Next Article in Journal
Heritage for Sale! The Role of Museums in Promoting Metal Detecting and Looting in Romania
Previous Article in Journal
Archaeological Restoration and Heritage Actions in Ollantaytambo
Article Menu
Issue 2 (December) cover image

Export Article

Open AccessArticle
Heritage 2018, 1(2), 414-436; https://doi.org/10.3390/heritage1020028

The Role of Tangible Interaction to Communicate Tacit Knowledge of Built Heritage

1
Research[x]Design, Department of Architecture, KU Leuven, Kasteelpark Arenberg 1, 3001 Leuven, Belgium
2
Department of Architecture, Assiut University, Assiut 71516, Egypt
3
Antiquity Department, Royal Museums of Art and History, Jubelpark 10, 1000 Brussels, Belgium
4
Department of Archaeology, UGent, Sint-Pietersnieuwstraat 33, 9000 Ghent, Belgium
5
Research Unit Ancient History, KU Leuven, Blijde-Inkomststraat 21, 3000 Leuven, Belgium
*
Author to whom correspondence should be addressed.
Received: 6 November 2018 / Revised: 2 December 2018 / Accepted: 3 December 2018 / Published: 5 December 2018
Full-Text   |   PDF [3472 KB, uploaded 7 December 2018]   |  

Abstract

Meanings and values of built heritage vary from factual and explicit meanings which are relatively easy to present, to more tacit knowledge, which is typically more challenging to communicate due to its implicit and often abstract character. In this paper, we investigate how tangible interaction influences the communication of this tacit knowledge of built heritage, and howit affects the experience of visitors. Through a between-group comparative study in a real-world museum context, we examined howthe tangible characteristics of an interactive prototypemuseuminstallation influence how visitors perceive a particular story containing tacit heritage knowledge. The communicated story relates a historical journey in ancient Egypt to the physical and architectural characteristics of the entrance colonnade at the Djoser Complex in Saqqara. Our experimental conditions consisted of an interactive navigation (input) and a passive representation (output) components, ranging from traditional digital displays to fully tangible means of interaction. We report on our findings, which showed various differences and commonalities between our three experimental conditions. We conclude with a number of discussion points and design recommendations: (a) to strive for balance between navigation and representation modalities in terms of affordance and the required cognitive effort; (b) to take advantage of physical representation and grasping, such as conveying particular physical details and characteristics; and (c) to consider design aspects of embodiment, physical abstraction and materiality for future research or potential further development of communicating the meanings and values of heritage. View Full-Text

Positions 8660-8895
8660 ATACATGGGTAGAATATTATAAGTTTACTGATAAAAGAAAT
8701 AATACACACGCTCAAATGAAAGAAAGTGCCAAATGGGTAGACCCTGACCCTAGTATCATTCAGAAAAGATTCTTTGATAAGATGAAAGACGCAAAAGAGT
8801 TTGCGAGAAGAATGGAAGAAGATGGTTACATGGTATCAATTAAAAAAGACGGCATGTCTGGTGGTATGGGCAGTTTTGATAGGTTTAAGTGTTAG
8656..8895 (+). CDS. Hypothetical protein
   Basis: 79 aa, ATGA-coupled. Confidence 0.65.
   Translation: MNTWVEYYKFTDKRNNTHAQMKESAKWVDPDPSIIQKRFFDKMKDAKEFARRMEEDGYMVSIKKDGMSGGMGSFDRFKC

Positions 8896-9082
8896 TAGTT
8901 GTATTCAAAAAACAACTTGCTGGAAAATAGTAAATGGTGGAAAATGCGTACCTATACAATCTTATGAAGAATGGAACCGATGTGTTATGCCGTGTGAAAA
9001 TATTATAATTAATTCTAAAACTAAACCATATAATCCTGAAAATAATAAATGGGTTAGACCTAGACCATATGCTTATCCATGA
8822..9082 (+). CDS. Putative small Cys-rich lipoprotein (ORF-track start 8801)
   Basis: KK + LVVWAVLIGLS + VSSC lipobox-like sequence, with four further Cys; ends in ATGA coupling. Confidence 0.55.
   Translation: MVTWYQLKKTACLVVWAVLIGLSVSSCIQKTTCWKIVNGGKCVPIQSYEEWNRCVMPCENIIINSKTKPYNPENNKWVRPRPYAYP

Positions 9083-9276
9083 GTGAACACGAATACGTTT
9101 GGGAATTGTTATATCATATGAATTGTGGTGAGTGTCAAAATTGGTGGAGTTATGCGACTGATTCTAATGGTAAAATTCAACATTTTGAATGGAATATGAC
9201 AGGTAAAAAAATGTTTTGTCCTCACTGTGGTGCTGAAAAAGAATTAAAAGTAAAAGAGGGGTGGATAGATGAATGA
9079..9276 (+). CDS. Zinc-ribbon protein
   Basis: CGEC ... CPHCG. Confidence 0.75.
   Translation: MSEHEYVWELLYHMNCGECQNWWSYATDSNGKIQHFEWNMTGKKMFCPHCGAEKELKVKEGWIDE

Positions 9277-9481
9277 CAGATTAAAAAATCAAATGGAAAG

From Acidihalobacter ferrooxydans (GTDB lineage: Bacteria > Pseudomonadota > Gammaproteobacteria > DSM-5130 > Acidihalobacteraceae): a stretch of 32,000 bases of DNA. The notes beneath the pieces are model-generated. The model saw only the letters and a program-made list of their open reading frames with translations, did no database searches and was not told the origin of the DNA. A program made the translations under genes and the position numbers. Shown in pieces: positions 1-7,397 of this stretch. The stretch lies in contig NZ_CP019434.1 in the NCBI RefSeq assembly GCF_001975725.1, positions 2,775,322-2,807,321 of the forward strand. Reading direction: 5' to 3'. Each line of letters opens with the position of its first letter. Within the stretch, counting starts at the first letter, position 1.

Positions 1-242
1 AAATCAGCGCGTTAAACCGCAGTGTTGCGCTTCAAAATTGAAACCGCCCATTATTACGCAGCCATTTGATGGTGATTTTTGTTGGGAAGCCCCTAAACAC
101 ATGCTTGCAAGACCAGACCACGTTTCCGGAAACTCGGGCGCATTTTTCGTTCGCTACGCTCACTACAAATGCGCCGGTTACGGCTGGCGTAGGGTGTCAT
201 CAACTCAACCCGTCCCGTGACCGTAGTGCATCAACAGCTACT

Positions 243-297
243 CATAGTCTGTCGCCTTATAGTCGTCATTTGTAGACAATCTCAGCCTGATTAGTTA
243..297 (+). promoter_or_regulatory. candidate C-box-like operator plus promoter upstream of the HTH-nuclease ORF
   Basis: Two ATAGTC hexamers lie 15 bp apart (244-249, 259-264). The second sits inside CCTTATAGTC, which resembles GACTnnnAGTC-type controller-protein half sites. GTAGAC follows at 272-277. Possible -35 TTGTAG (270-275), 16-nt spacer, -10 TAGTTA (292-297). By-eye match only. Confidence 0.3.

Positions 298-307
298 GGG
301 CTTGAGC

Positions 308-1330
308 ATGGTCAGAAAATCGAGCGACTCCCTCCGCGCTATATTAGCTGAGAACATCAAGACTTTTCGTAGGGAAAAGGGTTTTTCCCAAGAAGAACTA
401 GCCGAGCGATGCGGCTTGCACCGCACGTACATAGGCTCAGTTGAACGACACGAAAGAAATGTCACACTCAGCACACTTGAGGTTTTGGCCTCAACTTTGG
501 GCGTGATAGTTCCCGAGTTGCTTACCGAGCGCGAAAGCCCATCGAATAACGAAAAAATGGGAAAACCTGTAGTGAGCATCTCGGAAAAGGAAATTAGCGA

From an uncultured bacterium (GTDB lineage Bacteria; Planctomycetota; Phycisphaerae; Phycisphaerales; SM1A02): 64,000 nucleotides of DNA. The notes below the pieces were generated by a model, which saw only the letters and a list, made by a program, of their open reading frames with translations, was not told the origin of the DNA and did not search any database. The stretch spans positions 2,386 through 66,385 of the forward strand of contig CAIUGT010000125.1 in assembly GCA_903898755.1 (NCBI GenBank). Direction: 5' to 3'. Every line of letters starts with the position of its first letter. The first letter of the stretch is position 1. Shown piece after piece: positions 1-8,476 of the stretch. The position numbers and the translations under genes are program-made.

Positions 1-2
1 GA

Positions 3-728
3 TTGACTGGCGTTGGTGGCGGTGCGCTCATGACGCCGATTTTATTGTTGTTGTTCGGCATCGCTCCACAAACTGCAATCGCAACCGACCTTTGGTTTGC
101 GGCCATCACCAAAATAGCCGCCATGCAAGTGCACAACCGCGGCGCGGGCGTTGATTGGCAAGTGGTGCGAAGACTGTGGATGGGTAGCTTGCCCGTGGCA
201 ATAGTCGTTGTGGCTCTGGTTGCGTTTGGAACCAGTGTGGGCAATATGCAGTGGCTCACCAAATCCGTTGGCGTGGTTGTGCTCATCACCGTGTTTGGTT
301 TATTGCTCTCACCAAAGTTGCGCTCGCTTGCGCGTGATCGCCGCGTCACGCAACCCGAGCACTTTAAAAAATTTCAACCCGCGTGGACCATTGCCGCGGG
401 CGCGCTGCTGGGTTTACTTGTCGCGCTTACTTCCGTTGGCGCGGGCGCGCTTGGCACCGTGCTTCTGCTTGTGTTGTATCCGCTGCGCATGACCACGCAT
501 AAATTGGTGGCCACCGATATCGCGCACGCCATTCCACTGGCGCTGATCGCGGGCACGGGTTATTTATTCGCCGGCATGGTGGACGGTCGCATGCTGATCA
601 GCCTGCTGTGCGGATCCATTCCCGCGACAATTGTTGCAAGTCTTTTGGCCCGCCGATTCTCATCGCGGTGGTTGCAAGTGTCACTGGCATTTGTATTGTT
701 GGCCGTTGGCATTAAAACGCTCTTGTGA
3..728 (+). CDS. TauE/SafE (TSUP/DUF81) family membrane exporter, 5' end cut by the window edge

Keywords: tangible interaction; tacit knowledge; built heritage; communication; physical affordance; embodiment; Saqqara; museum studies tangible interaction; tacit knowledge; built heritage; communication; physical affordance; embodiment; Saqqara; museum studies
Figures

Figure 1

This is an open access article distributed under the Creative Commons Attribution License which permits unrestricted use, distribution, and reproduction in any medium, provided the original work is properly cited (CC BY 4.0).

Supplementary material

SciFeed

Share & Cite This Article

MDPI and ACS Style

Nofal, E.; Reffat, R.M.; Boschloos, V.; Hameeuw, H.; Moere, A.V. The Role of Tangible Interaction to Communicate Tacit Knowledge of Built Heritage. Heritage 2018, 1, 414-436.

Show more citation formats Show less citations formats

Article Metrics

Article Access Statistics

1

Comments

[Return to top]
Heritage EISSN 2571-9408 Published by MDPI AG, Basel, Switzerland RSS E-Mail Table of Contents Alert
Back to Top